With calves, however, it should be stated, in addition, that the

milk-mirrors are more distinctly recognized on those from cows that are

well kept, and that they will generally be fully developed at two years

old. Some changes take place in the course of years, but the outlines of

the mirror appear prominent at the time of advanced pregnancy, or, in

the case of cows giving milk, at the times when the udder is more

distended with milk than at others.



M. Mayne, who has explained and simplified the method of M. Guenon,

divides cows, according to the quantity which they give, into four

classes: first, the very good; second, the good; third, the medium; and

fourth, the bad.



In the FIRST class he places cows, both parts of whose milk mirror, the

mammary--the tuft situated on the udder, the legs and the thighs--and

the perinean--that on the perineum, extending sometimes more or less out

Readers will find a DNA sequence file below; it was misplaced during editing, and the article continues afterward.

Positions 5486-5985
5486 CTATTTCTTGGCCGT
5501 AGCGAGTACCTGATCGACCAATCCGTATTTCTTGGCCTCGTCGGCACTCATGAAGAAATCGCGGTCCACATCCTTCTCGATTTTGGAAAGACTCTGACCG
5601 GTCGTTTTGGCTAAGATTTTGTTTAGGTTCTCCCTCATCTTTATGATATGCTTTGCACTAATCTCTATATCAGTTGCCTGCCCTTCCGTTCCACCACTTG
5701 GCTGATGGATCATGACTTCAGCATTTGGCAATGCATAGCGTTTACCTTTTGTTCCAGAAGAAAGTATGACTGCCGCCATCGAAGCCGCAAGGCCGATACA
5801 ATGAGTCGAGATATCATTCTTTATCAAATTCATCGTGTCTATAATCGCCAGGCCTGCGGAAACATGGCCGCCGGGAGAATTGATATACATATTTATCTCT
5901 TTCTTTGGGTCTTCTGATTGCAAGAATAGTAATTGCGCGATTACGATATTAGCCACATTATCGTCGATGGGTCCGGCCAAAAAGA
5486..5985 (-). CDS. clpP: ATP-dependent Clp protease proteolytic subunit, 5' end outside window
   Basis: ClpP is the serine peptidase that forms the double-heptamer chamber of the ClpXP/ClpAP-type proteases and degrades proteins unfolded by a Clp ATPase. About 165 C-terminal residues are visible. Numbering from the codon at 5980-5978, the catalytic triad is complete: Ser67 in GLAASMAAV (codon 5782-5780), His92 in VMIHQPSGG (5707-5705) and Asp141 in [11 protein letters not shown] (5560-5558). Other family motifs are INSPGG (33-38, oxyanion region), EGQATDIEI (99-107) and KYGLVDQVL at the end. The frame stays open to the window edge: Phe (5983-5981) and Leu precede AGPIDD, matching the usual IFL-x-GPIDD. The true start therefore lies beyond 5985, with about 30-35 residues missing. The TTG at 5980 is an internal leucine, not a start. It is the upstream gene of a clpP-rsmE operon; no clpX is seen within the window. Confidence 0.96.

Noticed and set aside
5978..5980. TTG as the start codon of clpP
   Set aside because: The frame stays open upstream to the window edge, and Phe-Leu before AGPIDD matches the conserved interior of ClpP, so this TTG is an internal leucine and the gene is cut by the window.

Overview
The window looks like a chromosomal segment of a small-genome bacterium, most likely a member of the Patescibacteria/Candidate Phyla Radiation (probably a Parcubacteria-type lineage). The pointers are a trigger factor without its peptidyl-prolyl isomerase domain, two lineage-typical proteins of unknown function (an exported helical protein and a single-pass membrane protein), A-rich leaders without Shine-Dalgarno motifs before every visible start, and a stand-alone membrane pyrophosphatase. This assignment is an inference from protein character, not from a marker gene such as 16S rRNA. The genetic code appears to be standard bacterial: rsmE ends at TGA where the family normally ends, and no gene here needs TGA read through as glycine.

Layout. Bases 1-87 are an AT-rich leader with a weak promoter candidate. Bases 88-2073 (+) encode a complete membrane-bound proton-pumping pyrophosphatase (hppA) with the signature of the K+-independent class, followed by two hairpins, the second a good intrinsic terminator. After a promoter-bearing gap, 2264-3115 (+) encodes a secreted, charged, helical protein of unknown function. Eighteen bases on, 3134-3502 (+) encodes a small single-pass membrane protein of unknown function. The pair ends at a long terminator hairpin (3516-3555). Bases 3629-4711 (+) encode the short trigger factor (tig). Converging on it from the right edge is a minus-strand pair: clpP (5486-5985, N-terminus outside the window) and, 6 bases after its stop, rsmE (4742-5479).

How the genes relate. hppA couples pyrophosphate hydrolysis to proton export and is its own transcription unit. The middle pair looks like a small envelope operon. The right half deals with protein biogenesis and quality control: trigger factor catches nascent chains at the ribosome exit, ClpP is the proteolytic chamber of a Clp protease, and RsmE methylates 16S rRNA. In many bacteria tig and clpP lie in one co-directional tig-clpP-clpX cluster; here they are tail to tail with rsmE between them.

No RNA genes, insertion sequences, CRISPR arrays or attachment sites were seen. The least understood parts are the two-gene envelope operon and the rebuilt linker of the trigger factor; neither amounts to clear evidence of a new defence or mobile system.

upon the thighs--are large, continuous, and uniform, covering at least

a great part of the perineum, the udder, the inner surface of the

thighs, and extending more or less out upon the legs, as in cut A, with

no interruptions, or, if any, small ones, oval in form, and situated on

the posterior face of the udder.






Such mirrors are found on most very good cows, but may also be found on

cows which can scarcely be called good, and which should be ranked in

the next class. But cows, whether having very well developed mirrors or

not, may be reckoned as very good, and as giving as much milk as is to

be expected from their size, food, and the hygienic circumstances in

which they are kept, if they present the following characteristics:

veins of the perineum large, as if swollen, and visible on the

exterior--as in cut A--or which can easily be made to appear by pressing

upon the base of the perineum; veins of the udder large and knotted;

milk-veins large, often double, equal on both sides, and forming